17 April 2006

Female chauvinist pigs

These days, the urban way of life in India is quick to follow the American mass culture. It’s apparent in the way the youth has picked up the signals, the customs and the fashion from America; and, within this group, it’s the teen female universe that is most visible in aping the latest trends. Teen girls, wearing low-riding jeans with short, tight tops accentuating their body, are now a common sight in Indian metros like Mumbai and Bangalore – giving the ‘Page 3’ crowd a run for their money and the urban male a substantial pep in his voyeuristic pleasures.

From high-school girls to even some women in their mid-forties, women in urban India have begun to embrace a certain sexuality which was not there before. They are more free with their bodies and their voices, spelling out to the rest of India how far they have come from the days of their mothers. They feel empowered and ready to take on the world. Particularly the world of men – men with their voyeurism, their appetite for sex and their obsession for dominance. Urban Indian women are now ready to meet men on equal terms, fuelled by the new fillip they get from advertising and the media.

But, what if this sexual freedom, this raunchy display of fashion, this demonstration of woman power, this meeting of male sleaze with a show of more female skin, further stimulates the male ego and appetite? What if this new feminism encourages a new pornographic culture in India? What if this overt behaviour actually jeopardises the lives of many more women and increases crimes against them? Would these sexually-liberated women at the forefront of this ‘raunch culture’ then turn around and stoically say, “We have only ourselves to blame?” Or, would they still blame the men?

If you’re looking for answers to these questions, or ways to challenge them, then maybe Ariel Levy can help. In her recently-released book, ‘Female Chauvinist Pigs’, New York magazine writer and editor Ariel Levy discusses this very topic from an American perspective. She believes there is a rise of a ‘raunch culture’ – a porn-drenched female sexuality – in America which has popped up all over TV, music videos, fashion, advertising and publishing. She feels the dominance of this new ‘raunch culture’ has superseded all other sexualised behaviour in women in America and has created a ‘female chauvinist pig’ who mimics men, wanting power in a misogynist kind of way.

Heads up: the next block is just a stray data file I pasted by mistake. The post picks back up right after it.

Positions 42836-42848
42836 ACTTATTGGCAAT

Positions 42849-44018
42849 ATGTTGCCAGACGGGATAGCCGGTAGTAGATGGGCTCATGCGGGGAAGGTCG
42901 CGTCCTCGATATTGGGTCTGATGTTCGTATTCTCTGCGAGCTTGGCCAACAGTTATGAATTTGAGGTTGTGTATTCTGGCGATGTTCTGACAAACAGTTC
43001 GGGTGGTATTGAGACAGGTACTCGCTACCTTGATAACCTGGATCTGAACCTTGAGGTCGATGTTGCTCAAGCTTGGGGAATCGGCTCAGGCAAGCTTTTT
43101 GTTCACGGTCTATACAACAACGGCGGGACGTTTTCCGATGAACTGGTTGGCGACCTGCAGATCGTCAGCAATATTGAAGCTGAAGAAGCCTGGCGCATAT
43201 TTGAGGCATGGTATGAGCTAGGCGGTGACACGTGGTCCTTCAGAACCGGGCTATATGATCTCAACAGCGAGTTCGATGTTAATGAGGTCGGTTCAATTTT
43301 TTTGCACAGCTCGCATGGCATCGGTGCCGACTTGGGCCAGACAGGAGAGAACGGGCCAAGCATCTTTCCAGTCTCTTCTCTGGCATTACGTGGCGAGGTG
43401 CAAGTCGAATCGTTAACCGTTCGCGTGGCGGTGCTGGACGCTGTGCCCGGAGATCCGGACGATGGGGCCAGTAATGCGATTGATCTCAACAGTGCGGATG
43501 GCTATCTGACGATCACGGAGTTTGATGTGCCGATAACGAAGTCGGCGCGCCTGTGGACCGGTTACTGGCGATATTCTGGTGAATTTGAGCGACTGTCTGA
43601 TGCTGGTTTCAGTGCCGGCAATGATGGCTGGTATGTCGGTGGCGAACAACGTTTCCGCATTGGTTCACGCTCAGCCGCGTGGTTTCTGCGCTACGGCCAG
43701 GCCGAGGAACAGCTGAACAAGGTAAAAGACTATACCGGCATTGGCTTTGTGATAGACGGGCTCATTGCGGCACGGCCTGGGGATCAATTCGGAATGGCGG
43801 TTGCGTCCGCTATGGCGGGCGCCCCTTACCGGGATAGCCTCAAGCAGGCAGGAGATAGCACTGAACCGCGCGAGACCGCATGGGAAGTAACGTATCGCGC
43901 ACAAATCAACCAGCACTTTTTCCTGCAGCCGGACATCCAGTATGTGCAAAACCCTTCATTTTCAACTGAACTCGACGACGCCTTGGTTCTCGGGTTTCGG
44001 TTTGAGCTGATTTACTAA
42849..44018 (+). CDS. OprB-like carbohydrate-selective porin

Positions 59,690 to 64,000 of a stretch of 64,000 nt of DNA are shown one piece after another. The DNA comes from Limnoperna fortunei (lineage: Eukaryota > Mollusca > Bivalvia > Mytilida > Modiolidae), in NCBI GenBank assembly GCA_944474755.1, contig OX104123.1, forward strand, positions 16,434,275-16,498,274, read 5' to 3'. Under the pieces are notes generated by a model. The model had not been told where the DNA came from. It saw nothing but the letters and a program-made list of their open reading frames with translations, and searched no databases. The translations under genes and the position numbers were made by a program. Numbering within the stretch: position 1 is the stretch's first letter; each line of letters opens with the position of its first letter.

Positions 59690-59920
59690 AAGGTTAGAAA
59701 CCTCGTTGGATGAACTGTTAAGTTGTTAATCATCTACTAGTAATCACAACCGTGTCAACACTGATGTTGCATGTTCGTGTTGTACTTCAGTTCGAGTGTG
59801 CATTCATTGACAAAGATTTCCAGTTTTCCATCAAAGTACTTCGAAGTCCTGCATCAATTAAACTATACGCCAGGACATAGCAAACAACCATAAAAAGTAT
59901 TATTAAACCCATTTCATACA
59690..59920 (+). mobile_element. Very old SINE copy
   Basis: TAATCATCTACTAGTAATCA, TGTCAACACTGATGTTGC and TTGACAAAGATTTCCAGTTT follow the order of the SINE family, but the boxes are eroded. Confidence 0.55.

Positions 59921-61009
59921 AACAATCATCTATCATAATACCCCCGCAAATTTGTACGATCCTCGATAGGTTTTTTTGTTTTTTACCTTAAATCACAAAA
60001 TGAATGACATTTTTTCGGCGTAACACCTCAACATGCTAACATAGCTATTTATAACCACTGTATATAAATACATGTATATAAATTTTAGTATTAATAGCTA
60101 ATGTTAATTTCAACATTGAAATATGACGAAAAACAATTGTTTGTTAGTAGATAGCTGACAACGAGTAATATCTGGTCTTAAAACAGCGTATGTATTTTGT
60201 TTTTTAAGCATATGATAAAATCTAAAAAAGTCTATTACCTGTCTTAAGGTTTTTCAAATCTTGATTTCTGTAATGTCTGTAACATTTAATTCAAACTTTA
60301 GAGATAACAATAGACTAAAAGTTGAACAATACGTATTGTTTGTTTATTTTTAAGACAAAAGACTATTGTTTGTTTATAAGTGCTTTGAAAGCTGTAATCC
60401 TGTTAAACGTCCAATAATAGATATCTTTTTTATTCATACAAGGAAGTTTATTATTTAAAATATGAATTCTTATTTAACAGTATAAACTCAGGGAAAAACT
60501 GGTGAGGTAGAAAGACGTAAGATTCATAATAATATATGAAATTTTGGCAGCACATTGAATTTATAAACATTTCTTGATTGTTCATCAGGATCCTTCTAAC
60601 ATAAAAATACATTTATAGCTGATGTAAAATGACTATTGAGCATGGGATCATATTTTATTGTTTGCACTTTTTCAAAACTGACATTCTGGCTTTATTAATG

Is this a new mantra for feminism and the sexually-liberated woman in America? And, how is it affecting the American mass culture? Are women actually colluding to create a more pornographic world for us all? Ariel Levy discusses all these questions in ‘Female Chauvinist Pigs’ – but I’m not sure if she adequately answers them all. Or, answers them convincingly enough for us to believe her. To know more about Ariel Levy’s ‘raunch culture’ why not read these reviews on salon.com and Guardian Unlimited? And then go feast yourself on the book? It might offer a window to our own urban cultural evolution.


BD said...

What if this overt behaviour actually jeopardises the lives of many more women and increases crimes against them?

Nah. I think the law of diminishing marginal utility would work here.

runawaysun said...

Maybe you’re right. At the moment, I’m not sure how the whole thing will work. I’m guessing, after a saturation point, there will be social forces created (in a dialectical sort of way) to counter – or, at least, respond to – the existing forces. Under a benevolent leader, the State might chip in too. So, in the long run, the law of diminishing marginal utility would work here (your quote). But, what about the short term scenario? If you look at the available statistics, internationally, crimes of sexual nature against women have arisen.

Mind you, all this is hypothetical. You and I may be way off the mark.

Anonymous said...

Why do we to have assume that we live in a world made for men, where women have no right to choose what to wear and what not to wear because they might increase a man's appetite for sexuality? Mind you, there are women who'd rather wear a salwar kameez and can actually look "sexier" than women wearing "low-riding jeans and short and tight tops". According to your conventional view, they are not whetting a man's appetite for sex. Yet they are as much or rather more prone to sexual crime.

runawaysun said...

'Anonymous', you've got me.

You're absolutely right in saying that we should not assume that our world is made for men (although some women may argue with that). Women have every right to wear what they want and feel... and look attractive and sexy in whatever they wear.

Unfortunately, men, with their appetite for sex, will always be on the prowl, no matter what women wear... anywhere in the world.

I merely suggested that a greater show of skin - in a country that has always been 'shy' in displaying skin publicly - can intensify the sexual appetite in men, and this could lead to greater crime against women.

Maybe I'm wrong.

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